SENTINEL, AUGUST 22, 1996 5

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ROAD TO REOPEN — A section of Route 522 in South Brunswick is scheduled to reopen to traffic this week, after a Superior Court judge's ruling, settling a four^way dispute. (Photo by Jackie Pollack)

Rte. 522 construction work will continue ordered closed by Judge Messina in September. Work was stopped and certificates of Staff Writer occupancy withheld until Bus tern PropSOUTH BRUNSWICK — Route 522, erties completed the necessary repair work which has been closed since late May, is to the roadway. expected to reopen this week. Eastern completed the repairs under Superior Court Judge Joseph Messina protest, claiming they were no longer has ordered that all litigation holding up responsible for the road, after being foreconstruction be settled. closed upon by United Jersey Bank. The Township Business Administrator developer claimed the bank was reDonato Nieman said that repairs to the sponsible. four-lane roadway, which goes through In December, Judge Messina supthe Princeton Walk development in ported Eastern's claim, but a second probKingston, is expected to be completed lem arose when United Jersey Bank sold a within 45 days. portion of the property to Anj. Prop. Inc. Construction of a two-lane addition The court ordered that United Jersey should be completed by the end of 1997, Bank provide Eastern Properties with Nieman said. The judge's ruling came after the $120,000 to complete the four-lane sectownship filed a motion to force a set- tion of Route 522 and Anj. Prop. Inc. with tlement, according to Township Attorney $112,000 to complete the additional twolane section. Joseph Benedict. Originally, Eastern Properties was Judge Joseph Messina ordered that the four parties involved — Eastern going to develop a four-lane roadway Properties; Cranbury; United Jersey Bank, along the proposed Route 522, from Route Princeton; Anj. Prop. Inc., Cranbury; and 27 to Route 1, along the Princeton Walk the township — accept all settlement section of Kingston. Construction began on two lanes, but agreements so that construction can continue along the four-lane roadway, which problems started developing with the roadway after truck traffic, especially connects Route 1 to Route 27. "The judge agreed that a settlement from Traprock Quarry in Franklin, began would be the best for all parties involved," using the unfinished road. The weight of the heavy trucks caused Benedict said. Eastern Properties, the developer of a structural flaw. The soft macadam pushed up 18 inches Princeton Walk, a single-family housing subdivision off Route 1, started work on in the center and 2 feet out on the sides of the roadway as part of a developers agree- the roadway, causing problems for passing cars. ment. Nieman expects repairs to begin this The two-lane section of the construction road, which lacked a top coat, was week. BY VINCENT A,

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Charter study applications due SOUTH BRUNSWICK — Only three people have filed so far to serve on the South Brunswick Charter Study Commission1. The filing deadline is Sept. 6, , > In this year's general election, residents will be asked to pick five candidates t& serve: ^on the commission to re-examine the current township form of government, Petitions, must, contain 100 names. - ' Ee«ident$ Route 1 & Milltown Road, North Brunswick, NJ (908) 545-6385 Mon.,Wed.&Thuia. 10-9 Tues., Fri.& Sat.lO-5:3O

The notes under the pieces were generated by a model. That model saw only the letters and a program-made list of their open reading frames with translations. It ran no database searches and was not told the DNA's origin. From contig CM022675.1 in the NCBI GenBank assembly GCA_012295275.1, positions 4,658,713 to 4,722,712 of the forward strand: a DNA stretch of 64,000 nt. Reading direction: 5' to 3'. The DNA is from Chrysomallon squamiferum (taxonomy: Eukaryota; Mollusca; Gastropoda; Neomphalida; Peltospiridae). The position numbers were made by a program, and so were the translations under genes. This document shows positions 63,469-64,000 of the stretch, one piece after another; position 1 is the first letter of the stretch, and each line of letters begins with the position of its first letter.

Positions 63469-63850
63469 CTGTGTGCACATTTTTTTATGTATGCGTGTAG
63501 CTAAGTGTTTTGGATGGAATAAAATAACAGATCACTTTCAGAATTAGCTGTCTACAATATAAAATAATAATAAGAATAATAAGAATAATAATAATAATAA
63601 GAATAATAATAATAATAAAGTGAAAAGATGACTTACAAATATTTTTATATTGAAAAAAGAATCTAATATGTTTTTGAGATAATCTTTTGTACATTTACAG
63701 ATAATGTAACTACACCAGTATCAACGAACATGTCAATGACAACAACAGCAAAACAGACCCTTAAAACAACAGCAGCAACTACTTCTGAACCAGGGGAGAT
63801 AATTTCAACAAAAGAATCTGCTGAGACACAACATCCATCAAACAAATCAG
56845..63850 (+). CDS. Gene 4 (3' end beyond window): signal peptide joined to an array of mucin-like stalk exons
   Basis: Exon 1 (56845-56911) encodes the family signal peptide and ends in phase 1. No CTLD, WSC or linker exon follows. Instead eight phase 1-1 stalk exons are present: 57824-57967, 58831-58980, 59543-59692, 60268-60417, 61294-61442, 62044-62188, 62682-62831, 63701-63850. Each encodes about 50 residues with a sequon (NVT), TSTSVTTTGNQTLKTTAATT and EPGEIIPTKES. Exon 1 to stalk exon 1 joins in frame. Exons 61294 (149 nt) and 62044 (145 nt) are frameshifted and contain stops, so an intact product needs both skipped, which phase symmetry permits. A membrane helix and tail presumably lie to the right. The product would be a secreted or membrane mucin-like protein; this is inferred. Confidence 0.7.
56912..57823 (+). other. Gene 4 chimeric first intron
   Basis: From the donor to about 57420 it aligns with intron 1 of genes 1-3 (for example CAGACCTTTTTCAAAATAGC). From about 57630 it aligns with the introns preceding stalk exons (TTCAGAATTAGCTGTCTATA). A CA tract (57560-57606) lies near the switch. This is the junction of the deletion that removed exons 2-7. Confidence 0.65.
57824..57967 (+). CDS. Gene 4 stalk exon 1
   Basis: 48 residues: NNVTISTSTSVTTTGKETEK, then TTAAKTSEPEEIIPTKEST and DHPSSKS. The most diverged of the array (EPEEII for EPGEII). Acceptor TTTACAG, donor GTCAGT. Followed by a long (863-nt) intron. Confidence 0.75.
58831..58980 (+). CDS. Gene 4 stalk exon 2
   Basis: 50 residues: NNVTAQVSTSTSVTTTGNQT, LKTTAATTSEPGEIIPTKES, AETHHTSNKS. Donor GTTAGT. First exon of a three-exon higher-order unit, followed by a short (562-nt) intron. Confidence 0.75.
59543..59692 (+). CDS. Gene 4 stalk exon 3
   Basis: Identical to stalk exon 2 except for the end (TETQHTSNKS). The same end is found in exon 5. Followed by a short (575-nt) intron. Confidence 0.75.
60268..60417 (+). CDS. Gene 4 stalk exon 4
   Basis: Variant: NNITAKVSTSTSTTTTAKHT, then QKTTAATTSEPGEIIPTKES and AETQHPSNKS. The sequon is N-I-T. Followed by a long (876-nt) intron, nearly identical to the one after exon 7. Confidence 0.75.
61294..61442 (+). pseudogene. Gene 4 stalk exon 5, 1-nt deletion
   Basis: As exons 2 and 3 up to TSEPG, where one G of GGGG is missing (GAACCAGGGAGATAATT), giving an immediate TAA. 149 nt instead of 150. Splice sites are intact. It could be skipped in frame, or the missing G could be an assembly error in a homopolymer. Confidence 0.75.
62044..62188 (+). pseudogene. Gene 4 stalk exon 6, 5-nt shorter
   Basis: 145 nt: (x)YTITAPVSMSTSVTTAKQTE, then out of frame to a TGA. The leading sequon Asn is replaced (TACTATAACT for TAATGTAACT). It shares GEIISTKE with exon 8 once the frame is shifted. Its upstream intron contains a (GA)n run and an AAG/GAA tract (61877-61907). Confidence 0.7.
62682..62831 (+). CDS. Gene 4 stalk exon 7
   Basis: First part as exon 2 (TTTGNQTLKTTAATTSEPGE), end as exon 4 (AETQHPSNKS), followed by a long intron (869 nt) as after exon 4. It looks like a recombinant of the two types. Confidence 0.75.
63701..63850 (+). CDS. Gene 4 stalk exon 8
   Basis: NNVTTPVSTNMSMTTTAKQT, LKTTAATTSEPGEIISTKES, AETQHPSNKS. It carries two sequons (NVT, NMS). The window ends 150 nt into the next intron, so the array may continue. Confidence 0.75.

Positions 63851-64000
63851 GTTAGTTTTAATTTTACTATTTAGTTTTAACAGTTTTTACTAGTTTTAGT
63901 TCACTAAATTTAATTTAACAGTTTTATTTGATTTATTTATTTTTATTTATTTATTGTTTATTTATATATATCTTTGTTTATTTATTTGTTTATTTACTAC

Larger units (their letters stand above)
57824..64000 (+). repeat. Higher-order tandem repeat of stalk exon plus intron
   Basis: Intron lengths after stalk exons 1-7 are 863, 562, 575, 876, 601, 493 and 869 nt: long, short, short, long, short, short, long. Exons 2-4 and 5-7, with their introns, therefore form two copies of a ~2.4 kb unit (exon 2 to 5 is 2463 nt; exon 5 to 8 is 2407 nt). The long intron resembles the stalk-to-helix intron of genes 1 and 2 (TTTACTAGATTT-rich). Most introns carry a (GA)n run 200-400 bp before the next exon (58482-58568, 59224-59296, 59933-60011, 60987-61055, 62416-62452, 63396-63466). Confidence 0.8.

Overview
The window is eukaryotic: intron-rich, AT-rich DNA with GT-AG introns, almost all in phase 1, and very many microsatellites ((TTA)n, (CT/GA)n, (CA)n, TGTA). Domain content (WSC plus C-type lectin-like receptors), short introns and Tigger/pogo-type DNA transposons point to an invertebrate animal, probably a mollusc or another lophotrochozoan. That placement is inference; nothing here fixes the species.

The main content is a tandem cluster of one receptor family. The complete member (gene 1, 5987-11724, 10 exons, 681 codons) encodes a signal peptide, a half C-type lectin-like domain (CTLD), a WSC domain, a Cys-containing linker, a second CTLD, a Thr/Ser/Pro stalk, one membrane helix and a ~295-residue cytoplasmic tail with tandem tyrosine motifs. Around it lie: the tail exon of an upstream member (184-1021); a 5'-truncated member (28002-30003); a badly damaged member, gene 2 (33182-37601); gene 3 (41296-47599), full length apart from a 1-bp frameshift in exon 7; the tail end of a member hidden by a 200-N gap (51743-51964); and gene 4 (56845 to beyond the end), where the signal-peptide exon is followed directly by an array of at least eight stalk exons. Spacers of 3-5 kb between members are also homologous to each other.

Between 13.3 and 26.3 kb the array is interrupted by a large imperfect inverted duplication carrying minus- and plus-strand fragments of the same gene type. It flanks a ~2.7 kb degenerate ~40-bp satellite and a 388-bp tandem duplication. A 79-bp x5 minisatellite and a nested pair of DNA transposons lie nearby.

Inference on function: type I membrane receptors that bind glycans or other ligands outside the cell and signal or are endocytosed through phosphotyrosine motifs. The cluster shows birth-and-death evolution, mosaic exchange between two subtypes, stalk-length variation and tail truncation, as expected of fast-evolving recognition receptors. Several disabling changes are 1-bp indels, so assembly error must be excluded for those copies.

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AUGUST 22, 1996, SENTINEL

NS

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NORTH BRUNSWICK — As the 1996-97 school year approaches, debates over the future of special education in New Jersey are being waged on both state and local levels. In mid-July, a plan which calls for revisions in special education funding was introduced in the state legislature and, if passed, will have a significant effect on the way special education is handled and funded. The plan — backed by Gov. Christine Whitman — is currently the target of both praise and criticism from various special education advocates. Members of the state's strongest grassroots organizations, like the state ARC of New Jersey, headquartered on Livingston Avenue in North Brunswick, are supportive of some parts of the new plan, but skeptical of others. "The changes in special education that this plan willmake will be profound," said Andrew Hendry, director of governmental affairs for the ARC, a national advocacy group for people with learning or physical disabilities. "In particular, there has been concern about the costs of special education," Hendry said. "One of the arguments from parents of regular education students is that special education students are taking away money from other programs." The proposed plan will make two major changes. The first will provide funding for special education students in regular classrooms, a change which special education advocates applaud. The second will give each special education student a set amount of aid, $4,000 per student, an amount which would be loo much for students with minor needs and not enough for individuals with more severe disabililfes. The plan is currently being reviewed by the legislature's education committee and interested groups. Once reviewed, the plan will go back to the state Senate and Assembly, where it was llrst introduced in June, Under the current system, special education students who are able to participate in regular classes with non-disabled students do not receive state aid. Critics argue that this system dissuades the inclusion of special education students in mainstream classrooms. Hendry said (hat the new plan, which would provide categorical aid to special education students in regular classrooms, is preferred over the current system, which does not. He said that special education students who are given the chance to interact with non-disabled students are better able to contribute to society, which, in turn, develops a better understanding of people with mental and physical handicaps. "The more (the public) knows about people with disabilities, the more understanding there will be," Hendry said. Superintendent of Schools Dr. Alan Elko said that the North Brunswick Township School District is now considering the concept of inclusion for certain special education students. "We've been working hafd over the last